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Thursday, 29 December 2016

Research Shows Higher Risks of Developing NCDs in Africa

With millions of people in Africa predicted to die from Non-Communicable Diseases (NCDs) by 2020, the World Health Organisation (WHO), African Region, has supported countries to carry out surveys to identify the main causes of this rising trend.
According to a report released by the WHO, that consolidates available data, these impending threats can be predicted because most adults in Africa have at least one risk factor that increases their chances of developing a life-threatening NCD, including heart disease, cancer, type II diabetes and chronic obstructive lung disease.

The burden of illness, which has been gradually increasing over the past decade, will likely surpass the toll of sickness and death from infectious diseases by 2030.

“Worldwide, deaths from NCDs will reach an estimated 44 million within the next four years, an increase of 15 per cent from WHO’s 2010 estimate. In recent years, much of the world’s attention and resources have, deservedly, been directed toward the immediate threat posed by emerging viruses, including Zika and Ebola,” said WHO’s Regional Director for Africa, Dr. Matshidiso Moeti.

Research Shows Higher Risks of Developing NCDs in Africa

“What this reports serves to highlight, however, is that amidst these emergencies, we cannot lose sight of the enormous health dangers posed by noncommunicable diseases, especially since many of these can be prevented through changes in behaviour and lifestyle.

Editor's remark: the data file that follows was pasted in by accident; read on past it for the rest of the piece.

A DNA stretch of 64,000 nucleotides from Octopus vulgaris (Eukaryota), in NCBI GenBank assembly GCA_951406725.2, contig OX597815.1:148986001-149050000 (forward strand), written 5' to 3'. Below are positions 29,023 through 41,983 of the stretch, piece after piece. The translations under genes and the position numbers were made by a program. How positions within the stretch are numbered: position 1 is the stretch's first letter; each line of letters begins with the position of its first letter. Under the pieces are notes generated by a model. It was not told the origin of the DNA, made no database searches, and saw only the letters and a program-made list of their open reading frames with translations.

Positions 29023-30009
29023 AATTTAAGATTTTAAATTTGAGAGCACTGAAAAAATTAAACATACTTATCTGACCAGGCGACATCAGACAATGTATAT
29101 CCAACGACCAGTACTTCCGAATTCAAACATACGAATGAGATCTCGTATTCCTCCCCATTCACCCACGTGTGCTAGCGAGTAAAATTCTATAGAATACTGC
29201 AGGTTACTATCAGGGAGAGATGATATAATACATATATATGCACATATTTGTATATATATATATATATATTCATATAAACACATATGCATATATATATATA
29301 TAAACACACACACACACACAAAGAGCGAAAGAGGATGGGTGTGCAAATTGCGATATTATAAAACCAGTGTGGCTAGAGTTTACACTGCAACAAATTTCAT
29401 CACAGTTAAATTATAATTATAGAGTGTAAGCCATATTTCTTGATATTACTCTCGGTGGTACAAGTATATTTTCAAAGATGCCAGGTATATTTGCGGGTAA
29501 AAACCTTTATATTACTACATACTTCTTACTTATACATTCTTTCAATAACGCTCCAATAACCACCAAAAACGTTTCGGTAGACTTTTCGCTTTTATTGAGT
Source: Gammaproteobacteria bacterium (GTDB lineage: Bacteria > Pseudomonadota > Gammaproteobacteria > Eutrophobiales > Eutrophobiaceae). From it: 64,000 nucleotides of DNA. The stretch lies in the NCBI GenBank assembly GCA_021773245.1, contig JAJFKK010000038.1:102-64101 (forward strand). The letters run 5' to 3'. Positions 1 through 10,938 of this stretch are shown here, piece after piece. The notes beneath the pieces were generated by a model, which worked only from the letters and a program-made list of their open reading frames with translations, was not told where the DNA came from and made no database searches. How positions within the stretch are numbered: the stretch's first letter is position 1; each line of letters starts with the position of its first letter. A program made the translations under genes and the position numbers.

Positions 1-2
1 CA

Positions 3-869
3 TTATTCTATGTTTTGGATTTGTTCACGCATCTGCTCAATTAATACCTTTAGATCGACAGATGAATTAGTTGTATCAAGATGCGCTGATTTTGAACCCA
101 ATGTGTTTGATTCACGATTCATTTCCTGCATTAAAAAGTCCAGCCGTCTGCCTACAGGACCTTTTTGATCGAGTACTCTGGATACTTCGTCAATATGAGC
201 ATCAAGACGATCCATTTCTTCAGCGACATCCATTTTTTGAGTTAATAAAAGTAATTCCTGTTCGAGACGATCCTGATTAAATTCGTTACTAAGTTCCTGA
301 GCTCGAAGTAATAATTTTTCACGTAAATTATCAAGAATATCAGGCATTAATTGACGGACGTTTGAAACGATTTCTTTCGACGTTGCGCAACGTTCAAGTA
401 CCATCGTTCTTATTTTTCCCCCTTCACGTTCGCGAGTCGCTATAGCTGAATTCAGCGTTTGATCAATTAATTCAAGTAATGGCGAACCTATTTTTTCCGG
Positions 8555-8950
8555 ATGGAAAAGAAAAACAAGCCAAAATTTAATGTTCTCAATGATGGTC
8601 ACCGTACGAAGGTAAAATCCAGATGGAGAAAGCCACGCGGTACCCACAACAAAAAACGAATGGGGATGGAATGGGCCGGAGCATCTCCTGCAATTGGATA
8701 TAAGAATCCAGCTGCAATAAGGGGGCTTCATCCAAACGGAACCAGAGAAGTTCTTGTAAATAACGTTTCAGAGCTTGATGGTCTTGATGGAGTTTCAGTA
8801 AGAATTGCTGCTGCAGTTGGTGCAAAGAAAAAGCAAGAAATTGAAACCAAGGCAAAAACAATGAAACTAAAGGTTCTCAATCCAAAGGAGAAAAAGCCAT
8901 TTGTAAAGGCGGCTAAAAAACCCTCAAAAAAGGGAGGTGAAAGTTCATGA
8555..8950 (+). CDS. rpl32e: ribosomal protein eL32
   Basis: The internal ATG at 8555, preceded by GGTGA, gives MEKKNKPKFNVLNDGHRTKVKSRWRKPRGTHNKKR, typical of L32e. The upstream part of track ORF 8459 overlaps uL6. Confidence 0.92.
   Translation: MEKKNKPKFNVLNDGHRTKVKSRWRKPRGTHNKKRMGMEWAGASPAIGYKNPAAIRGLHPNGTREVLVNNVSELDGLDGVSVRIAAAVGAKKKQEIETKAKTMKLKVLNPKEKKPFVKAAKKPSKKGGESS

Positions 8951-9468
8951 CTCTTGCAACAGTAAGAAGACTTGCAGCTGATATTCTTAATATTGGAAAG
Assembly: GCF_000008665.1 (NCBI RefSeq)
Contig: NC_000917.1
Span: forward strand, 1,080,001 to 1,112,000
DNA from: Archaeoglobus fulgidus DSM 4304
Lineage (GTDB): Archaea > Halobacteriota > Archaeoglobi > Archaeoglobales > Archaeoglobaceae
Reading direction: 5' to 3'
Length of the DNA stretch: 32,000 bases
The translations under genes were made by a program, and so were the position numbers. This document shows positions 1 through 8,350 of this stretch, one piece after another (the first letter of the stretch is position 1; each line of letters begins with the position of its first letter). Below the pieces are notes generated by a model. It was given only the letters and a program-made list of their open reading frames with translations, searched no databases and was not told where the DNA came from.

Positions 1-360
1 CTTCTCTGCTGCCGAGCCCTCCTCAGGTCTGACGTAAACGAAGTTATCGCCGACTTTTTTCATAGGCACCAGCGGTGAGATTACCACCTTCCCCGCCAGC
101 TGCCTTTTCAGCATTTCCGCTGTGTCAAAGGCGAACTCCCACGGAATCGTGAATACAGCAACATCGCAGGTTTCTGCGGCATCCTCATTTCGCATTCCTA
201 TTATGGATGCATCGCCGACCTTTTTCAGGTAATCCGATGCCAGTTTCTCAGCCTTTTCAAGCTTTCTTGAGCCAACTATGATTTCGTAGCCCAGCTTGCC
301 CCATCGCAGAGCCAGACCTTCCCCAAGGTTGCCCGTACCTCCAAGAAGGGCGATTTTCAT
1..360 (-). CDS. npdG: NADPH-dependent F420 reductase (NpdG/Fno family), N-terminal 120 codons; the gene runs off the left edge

“Prevention of NCDs relies heavily on avoidance of four major behavioral risk factors: tobacco use, harmful use of alcohol, a poor diet (not consuming five servings of fruits and vegetables daily), and low levels of physical activity. In half of the African countries surveyed, one-quarter of adults had at least three of these risk factors, raising the probability that they will become ill with one or more of these conditions during the course of their lives. Most of these adults were likely to be female between the ages of 45-64,” he added.

Dr. Moeti notes that these were diseases that can be life-threatening as well as debilitating, and they place a significant hardship on the region, robbing people and families of those who otherwise should be enjoying their most productive years.

According to the acting Director, WHO’s NCD cluster, Dr. Abdikamal Alisalad, he notes the prevalence of hypertension, or high blood pressure in the African region was the highest worldwide, affecting an estimated 46 per cent of adults.

“In half of the countries in the African region, at least one in three adults was found to be hypertensive. The high rates of hypertension are particularly worrisome, as hypertension is a silent killer, with most people unaware of their condition until it is too late.

“High blood pressure can damage the heart, leading to heart attacks, congestive heart failure, and fatty buildup in the arteries, causing them to harden. It also can contribute to stroke, kidney damage and vision loss, among other things. At the same time, hypertension can be successfully treated through lifestyle changes and medication,” Alisalad added.

Other key findings from the report indicate that tobacco use was one of the most serious health risks globally, causing more than 70 per cent of lung cancers, 40 per cent of chronic lung diseases, and 10 per cent cardiovascular diseases.


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